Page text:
Sammy Morse on, East Londonderry

Sammy reckons that there is going to be no change here within the nationalist fight. It looks set to provide one seat apiece for Sinn Fein and the SDLP, though there is some interesting detail on the geographical spread. The real fight is going to be on the Unionist side. Here the UU’s face a similar challenge to that of South Belfast: ie they are standing “three candidates in a constituency where they have a difficult defence of two seats”.

Even in 2003, the DUP considerably outpolled the UUP here and since then the DUP have outpolled the UUP by 43% to 21% in the Westminster Election and by 32.1% to 24.3% in the local elections. As in many other places, based on the local government figures the Ulster Unionists would have a fighting chance of holding both seats, whereas based on the general election figures, the DUP would sweep three seats relatively easily. This is very difficult to call but I’m inclined to think the odds favour the DUP.

One reason is that those local election figures almost certainly understate the DUP’s level of support a bit. The ‘United Unionist Coalition’ a small anti-agreement group associated with former Assembly member Boyd Douglas polled a further 3.8%, mostly in the Dungiven area where they were given a free run by the DUP. Similarly, in the 2003 Assembly elections, Boyd Douglas and anti-Agreement former UUP MLA Pauline Armitage polled 8.2% of the vote between them, well over half a quota. This indicates plenty of room for right-wing Unionism to grow.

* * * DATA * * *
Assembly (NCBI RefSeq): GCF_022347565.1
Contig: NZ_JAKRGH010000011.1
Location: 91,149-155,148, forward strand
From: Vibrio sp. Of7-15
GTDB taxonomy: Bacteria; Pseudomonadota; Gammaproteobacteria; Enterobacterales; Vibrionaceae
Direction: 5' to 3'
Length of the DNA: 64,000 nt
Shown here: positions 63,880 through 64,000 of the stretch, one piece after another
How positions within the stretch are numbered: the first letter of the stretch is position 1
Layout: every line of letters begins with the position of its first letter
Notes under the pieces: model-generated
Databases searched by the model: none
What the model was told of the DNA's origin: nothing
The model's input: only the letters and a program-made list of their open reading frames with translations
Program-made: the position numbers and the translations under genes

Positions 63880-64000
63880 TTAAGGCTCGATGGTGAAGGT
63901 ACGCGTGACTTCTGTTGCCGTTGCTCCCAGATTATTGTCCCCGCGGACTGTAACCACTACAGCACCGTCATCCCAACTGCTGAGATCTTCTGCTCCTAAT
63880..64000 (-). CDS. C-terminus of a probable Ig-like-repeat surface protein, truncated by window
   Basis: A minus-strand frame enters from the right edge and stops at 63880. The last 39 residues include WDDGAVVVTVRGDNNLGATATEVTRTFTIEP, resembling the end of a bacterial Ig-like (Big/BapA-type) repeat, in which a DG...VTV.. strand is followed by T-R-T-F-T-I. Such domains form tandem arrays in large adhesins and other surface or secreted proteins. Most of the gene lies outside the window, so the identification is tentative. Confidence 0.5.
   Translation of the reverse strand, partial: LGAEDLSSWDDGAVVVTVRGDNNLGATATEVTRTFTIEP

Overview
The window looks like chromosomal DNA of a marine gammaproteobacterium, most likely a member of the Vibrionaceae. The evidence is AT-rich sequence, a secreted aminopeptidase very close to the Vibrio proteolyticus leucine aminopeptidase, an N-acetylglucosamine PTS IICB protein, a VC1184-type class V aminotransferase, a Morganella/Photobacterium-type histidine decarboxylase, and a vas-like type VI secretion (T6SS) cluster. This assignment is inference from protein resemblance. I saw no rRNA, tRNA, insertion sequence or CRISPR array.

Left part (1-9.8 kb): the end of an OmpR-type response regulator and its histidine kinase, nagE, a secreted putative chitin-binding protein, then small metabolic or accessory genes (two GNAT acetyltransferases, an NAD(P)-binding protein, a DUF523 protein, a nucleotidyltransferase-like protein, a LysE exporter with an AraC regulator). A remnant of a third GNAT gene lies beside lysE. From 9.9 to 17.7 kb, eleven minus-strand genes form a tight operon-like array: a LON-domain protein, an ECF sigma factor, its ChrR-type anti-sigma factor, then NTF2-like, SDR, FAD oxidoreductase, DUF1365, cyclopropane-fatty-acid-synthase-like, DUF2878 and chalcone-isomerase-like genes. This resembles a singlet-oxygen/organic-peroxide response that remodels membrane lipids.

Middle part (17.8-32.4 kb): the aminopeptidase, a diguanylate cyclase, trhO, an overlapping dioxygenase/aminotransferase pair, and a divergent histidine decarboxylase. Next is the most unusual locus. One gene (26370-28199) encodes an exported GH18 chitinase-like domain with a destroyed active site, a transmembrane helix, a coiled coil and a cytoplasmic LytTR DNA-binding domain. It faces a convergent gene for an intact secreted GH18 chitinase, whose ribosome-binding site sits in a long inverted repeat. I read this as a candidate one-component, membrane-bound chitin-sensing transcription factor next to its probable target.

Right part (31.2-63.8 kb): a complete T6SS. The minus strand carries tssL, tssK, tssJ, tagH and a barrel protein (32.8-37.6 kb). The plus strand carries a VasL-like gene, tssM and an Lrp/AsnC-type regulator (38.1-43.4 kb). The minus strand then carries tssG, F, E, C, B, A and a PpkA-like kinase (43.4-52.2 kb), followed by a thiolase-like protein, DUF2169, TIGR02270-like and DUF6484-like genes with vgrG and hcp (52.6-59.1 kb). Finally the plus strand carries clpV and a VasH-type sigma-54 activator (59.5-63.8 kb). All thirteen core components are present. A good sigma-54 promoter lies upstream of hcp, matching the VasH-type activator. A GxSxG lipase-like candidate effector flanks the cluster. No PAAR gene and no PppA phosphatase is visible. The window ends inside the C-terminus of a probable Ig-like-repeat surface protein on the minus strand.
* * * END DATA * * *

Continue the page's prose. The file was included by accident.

Secondly, the Ulster Unionists are, once again, running three candidates in a constituency where they have a difficult defence of two seats. Sitting Assembly members David McClarty (based in Coleraine) and David Hillis (based in Portrush) will be joined, once again, by Limavady Councillor Edwin Stevenson. While one might argue that this gives them geographical width, it also leaves them with three candidates fighting over less than two quotas, with all the problems of leakage that brings with it. Last time they lost 19% of Stevenson’s votes when he was eliminated.

McClarty has traditionally been the leading UUP votegetter in East Derry, with 4069 votes in 2003, and I don’t expect that to change. Hillis did not poll all that well last time, with 2292 first preferences and although he has incumbency on his side, his base is rather isolated geographically. A stronger challenger may have given him pause for thought, but Stevenson managed only a measly 1408 first preferences last time. In any case, if the DUP are well organised, McClarty may well be the only UUP candidate elected anyway.

Mick is founding editor of Slugger. He has written papers on the impacts of the Internet on politics and the wider media and is a regular guest and speaking events across Ireland, the UK and Europe. Twitter: @MickFealty

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